A crisis communication plan that does not include social media is incomplete and seriously flawed. This was the overarching key message to come from Frocomm’s 2nd Annual Crisis Communication & Social Media Summit 2009.
I wrote the content for a free report summarising summit presenters’ key points , whilst also adding value through the identification of additional resources and perspectives, including a few of my own. The report is available here: Crisis communication & social media summit 2009: a report.
Please share the report with your colleagues and peers. Then if you like it, feel free to raise awareness of this free report through your own social networks.
The summit featured an array of heavyweight Australian public relations industry thought leaders from leading consultancies and public and private sector organisations, providing participants with an abundance of crisis communication “brain nutrition”.
In fact, as the communication programs of many organisations, especially government ones, still do not reflect the impact social media is having, it may well be that crisis communication becomes (or is) the first toe in the social media waters for them.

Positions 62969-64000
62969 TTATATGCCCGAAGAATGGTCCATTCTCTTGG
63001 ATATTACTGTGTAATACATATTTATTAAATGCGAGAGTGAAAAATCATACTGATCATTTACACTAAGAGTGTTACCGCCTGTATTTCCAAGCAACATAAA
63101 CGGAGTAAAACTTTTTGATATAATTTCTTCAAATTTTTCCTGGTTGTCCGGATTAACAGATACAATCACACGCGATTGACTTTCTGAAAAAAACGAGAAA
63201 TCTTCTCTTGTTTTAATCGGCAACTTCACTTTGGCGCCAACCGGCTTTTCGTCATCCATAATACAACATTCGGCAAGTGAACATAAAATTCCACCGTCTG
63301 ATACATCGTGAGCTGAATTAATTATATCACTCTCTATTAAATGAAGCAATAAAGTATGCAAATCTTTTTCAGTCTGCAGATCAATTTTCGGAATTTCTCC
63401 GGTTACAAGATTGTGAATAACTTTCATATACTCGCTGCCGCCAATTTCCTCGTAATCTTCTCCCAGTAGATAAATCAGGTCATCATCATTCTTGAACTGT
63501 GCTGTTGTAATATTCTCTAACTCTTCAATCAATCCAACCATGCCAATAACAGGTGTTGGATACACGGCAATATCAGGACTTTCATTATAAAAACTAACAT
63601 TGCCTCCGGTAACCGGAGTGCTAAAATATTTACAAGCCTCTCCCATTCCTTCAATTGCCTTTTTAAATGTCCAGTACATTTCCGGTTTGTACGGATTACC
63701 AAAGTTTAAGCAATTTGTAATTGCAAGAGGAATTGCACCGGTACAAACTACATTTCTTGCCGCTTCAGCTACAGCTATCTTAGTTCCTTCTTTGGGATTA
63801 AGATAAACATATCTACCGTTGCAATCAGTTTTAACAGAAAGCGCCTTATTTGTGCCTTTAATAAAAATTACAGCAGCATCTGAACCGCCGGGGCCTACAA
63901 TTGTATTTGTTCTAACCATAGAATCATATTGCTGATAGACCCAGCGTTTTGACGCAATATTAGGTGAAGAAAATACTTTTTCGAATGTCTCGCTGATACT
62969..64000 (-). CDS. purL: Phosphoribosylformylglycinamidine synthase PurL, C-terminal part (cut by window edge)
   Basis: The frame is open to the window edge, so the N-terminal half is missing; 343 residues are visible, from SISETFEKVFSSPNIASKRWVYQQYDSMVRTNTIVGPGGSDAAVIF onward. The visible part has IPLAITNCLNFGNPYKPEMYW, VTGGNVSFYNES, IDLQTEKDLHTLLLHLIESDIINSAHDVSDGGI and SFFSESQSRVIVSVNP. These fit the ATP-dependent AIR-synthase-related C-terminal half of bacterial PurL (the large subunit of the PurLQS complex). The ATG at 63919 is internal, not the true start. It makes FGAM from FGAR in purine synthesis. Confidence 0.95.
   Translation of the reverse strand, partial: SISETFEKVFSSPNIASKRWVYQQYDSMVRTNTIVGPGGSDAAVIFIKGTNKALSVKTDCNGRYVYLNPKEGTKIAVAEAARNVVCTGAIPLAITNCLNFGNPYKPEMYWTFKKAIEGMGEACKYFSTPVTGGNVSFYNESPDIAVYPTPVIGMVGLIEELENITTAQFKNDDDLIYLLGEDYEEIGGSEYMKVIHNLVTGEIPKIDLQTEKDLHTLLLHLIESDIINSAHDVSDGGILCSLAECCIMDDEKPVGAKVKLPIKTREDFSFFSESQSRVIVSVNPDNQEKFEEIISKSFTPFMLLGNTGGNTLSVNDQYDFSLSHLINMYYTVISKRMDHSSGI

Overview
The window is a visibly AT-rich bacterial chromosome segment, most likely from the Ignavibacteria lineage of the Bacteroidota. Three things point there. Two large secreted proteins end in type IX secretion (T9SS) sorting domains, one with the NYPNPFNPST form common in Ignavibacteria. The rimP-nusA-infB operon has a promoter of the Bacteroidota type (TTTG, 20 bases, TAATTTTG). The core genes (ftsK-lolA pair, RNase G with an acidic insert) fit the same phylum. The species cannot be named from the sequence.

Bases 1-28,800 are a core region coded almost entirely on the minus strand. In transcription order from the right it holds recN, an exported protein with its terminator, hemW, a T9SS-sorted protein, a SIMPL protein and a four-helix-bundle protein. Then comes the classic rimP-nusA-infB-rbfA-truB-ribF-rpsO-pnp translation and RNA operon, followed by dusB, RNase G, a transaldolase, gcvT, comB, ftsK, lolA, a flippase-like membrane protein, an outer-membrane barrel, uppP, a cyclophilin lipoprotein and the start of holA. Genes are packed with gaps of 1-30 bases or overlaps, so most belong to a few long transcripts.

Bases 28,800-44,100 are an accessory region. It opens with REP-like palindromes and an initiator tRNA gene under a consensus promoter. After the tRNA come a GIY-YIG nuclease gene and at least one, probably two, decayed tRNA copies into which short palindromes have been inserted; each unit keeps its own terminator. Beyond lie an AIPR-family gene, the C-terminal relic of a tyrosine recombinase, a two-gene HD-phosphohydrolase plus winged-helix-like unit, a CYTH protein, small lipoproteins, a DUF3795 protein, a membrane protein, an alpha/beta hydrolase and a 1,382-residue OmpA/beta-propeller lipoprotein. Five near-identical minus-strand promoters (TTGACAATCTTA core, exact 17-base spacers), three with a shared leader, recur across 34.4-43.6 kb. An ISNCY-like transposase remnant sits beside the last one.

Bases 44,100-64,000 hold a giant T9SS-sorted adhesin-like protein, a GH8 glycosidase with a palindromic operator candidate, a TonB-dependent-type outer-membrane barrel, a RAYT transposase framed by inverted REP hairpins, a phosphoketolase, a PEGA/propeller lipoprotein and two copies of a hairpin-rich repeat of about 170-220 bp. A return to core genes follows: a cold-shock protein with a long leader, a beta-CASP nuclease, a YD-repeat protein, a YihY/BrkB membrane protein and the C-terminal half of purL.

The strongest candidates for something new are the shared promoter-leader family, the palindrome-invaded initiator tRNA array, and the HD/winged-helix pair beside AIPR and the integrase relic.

Key themes of the summit included:
- The need for social media guidelines for employees
- Understanding what is going on in the social media space before entering it
- The speed of social media and this being a double‐edged sword
- The power of pictures and video, especially on free websites like YouTube
- The challenges and opportunities to protect and build trust towards an organisation
- The opportunities social media provide for direct communication with stakeholders
- The influence social media‐driven information is having on traditional media coverage
- Social media should not be used at the expense of other, existing methodologies.
A brief overview of the summit report was previously posted on this blog. Also, a slightly revised selection of many aspects of the report will be posted on this blog in coming weeks.
Any comment on the report is most welcome – what did you think of the propositions and rationales speakers put forward?